AFC chief wants match-fixing 'plague' stamped out
Asian Football Confederation chief Zhang Jilong has warned that match-fixing is a 'real danger to the sanctity of the sport'.
Addressing a conference on Wednesday co-hosted by Interpol and FIFA, the acting AFC chief called on the stakeholders of Asian football to work closely with each other to address major concerns of match-fixing in football.
The two-day seminar entitled 'Match-fixing: The ugly side of the beautiful game', a co-operative endeavour with FIFA, the AFC and the Malaysian Anti-Corruption Commission, began with over 150 delegates representing over 40 AFC member associations, law enforcement personnel, and betting industry interests in attendance.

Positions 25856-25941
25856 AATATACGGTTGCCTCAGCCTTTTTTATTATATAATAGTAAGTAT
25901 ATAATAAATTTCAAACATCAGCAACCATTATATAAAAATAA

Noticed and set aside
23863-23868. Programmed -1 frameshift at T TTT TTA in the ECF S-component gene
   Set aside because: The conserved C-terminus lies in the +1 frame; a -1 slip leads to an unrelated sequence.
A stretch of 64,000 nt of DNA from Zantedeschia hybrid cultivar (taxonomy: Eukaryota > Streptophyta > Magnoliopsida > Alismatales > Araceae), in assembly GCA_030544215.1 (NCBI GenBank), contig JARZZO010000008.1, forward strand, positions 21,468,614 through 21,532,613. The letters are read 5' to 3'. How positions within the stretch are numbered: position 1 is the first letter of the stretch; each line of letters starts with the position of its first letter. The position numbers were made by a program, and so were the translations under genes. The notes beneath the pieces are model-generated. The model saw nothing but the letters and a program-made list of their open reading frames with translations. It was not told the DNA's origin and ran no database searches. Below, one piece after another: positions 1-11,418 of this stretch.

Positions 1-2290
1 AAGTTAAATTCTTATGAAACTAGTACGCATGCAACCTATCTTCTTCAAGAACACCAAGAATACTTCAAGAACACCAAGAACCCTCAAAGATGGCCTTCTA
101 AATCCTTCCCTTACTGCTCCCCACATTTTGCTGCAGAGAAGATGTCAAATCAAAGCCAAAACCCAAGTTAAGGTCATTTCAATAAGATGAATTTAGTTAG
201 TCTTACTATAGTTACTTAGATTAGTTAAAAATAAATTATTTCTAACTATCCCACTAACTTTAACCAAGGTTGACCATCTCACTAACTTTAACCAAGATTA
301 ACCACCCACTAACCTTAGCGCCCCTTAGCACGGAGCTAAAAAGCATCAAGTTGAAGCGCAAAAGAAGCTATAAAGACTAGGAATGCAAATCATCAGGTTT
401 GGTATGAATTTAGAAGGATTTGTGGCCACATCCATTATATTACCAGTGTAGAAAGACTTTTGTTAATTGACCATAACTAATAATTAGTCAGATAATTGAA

Jilong has vowed to ensure match-fixing is eliminated from Asia.
"It is well known that AFC has zero tolerance for match-fixing," Jilong stated. "We have been working together with FIFA and our member associations to tackle this serious problem for some time now.
"We need to admit that match-fixing is a real danger to football's ethical values and needs to be eliminated to preserve the sanctity of the sport.
"I can assure this conference that AFC will not rest until this plague is completely stamped out in Asia."
Jilong also stressed the confederation will provide assistance in educating the stakeholders of Asian football on the seriousness of match fixing.
"The AFC will educate the players, officials and all stakeholders on raising awareness about this serious issue," he said.
"We need to understand how match-fixing works in order to prevent it. We need more information on how crime syndicates operate."